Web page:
And it turns out that when you ask parents what they need, what they really want to know is how well do the kids do in this high school or the school system that my kid's going to graduate from, how they do in the real world. That's information that a district by itself cannot provide, and only the state can do that because the state has the ability to follow students after they leave a high school and follow them into post-secondary education and training.

And on the issue about privacy, we believe so strongly, you know, protecting and safeguarding data is a critical part of promoting the effective use of data. No one is going to use data that they believe is going to hurt their kids or that's going to come back and hurt them. And we need to do everything possible in the education sector to ensure parents and teachers and students themselves and taxpayers and citizens that this sensitive data is being kept private and secure and confidential.

And there's a way that we can do that, and...

HOBSON: Well, do you think that way includes new regulations at a federal level?

GUIDERA: I think perhaps at the federal level, but where we're also seeing a lot of activity, which is really important, is at the state level. We now have almost half the states thus far in this year's legislative session, we're seeing legislative conversations about this very topic so that there's a better understanding of what data is being collected on my child.

How do I know who has access to it? What's it being used for? How do we make sure it's being kept private and secure? And that's how we're going to start getting a different conversation, where it's not scaremongering, why it matters for me as a parent, as a taxpayer, as a mom, to have access to this information. I think that's the first part, and as part of that step is how do we make sure that you can safeguard my kid's data, as well.

HOBSON: Mary Fox-Alter, let me finally go back to you and as you this. This sounds very similar to the debate over data that was taken by Edward Snowden and released and this question about whether we're safer because we have more data, and it can help prevent terrorist attacks, or whether we've got a real problem with privacy.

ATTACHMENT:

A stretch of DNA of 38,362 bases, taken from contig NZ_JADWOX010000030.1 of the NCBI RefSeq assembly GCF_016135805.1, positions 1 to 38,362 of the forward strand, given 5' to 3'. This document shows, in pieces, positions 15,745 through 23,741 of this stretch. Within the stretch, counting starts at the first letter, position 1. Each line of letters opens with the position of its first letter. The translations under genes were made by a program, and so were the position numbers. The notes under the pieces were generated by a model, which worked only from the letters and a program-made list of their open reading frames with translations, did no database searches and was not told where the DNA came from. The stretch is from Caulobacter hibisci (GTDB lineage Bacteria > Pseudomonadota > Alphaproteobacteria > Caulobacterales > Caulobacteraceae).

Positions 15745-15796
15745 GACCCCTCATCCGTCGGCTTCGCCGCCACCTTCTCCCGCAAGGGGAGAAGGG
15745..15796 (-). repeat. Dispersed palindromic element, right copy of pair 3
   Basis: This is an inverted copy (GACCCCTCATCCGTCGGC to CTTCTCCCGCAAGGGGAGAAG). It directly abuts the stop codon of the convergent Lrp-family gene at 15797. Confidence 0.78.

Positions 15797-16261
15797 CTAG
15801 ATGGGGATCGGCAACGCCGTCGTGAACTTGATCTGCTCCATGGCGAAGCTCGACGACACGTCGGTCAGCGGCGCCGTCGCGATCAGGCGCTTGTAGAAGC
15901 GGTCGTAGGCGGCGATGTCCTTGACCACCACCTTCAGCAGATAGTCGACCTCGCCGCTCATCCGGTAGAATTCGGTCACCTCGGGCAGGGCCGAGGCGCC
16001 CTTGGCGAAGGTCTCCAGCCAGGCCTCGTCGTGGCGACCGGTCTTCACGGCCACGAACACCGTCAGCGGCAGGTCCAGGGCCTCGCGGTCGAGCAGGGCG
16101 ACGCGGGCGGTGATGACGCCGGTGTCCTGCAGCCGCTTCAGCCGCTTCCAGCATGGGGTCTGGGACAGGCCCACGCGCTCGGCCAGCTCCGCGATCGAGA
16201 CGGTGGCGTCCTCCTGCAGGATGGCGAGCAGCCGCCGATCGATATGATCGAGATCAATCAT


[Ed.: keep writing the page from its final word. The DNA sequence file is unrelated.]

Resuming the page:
And a lot of people are angry about it. They don't want to hear that the government is using their data in this way. But they'd rather have it be used and at least feel safer. Doesn't it feel like this is moving away from the privacy argument and more towards that we need more data to help us do things in a smarter way?

FOX-ALTER: Oh, my goodness, Jeremy, I'm an American. For crying out loud, I believe in local control. I believe in state constitutions. And anyone who puts forth the argument that privacy is dead really needs to just wake up and smell the coffee and get rejuvenated about what we are as Americans. I put forth that the model is flawed. There are no data privacy assurances with any of this rollout.

There is no direct notification to parents if there's a breach. I put forth that this has not been well thought out, that all the things that Aimee has mentioned have not been put in writing. There are no assurances in place, and everything should be put on hold until all of that happens.

And public school districts that aren't sharing information with parents right now should be held accountable to that. Early warning tracking systems do exist. They're part of state law, and they should be enforced.

HOBSON: Well, we will have to leave it there but a debate that will continue for a long time, I'm sure, as this new world of data in education gets sorted out. Mary Fox-Alter, superintendent of the Pleasantville, New York, school district; and Aimee Rogstad Guidera, executive director of the Data Quality Campaign; thanks to both of you for joining us.

FOX-ALTER: Thank you, Jeremy.

GUIDERA: Thanks so much, Jeremy.

HOBSON: And after hearing those two sides of that debate, let us know what you think about this, about the balance between having more information and having adequate privacy. You can go to hereandnow.org and leave a comment, or you can tweet us @hereandnow. This is HERE AND NOW. Transcript provided by NPR, Copyright NPR.


Please follow our community rules when engaging in comment discussion on this site.
Robin and Jeremy

Robin Young and Jeremy Hobson host Here & Now, a live two-hour production of NPR and WBUR Boston.

October 23 Comment

New Documentary Profiles Human Rights Watch Team

An elite group known as the E-Team travels across the globe documenting human rights violations and war crimes.

October 23 Comment

Bottom Of The Sea Is ‘A World Of Surprises’

The world's oceans cover nearly two-thirds of the Earth's surface, yet little is understood about the ocean floor.

October 22 13 Comments

Colorado Backs Away From Pot Edibles Ban

Critics say a ban would violate the state's voter-approved legalization of recreational marijuana, which took effect in January.

October 22 4 Comments

Modest Raise For Social Security Recipients

Economist Diane Swonk says the 1.7 percent cost-of-living increase falls short of the inflation older Americans actually see.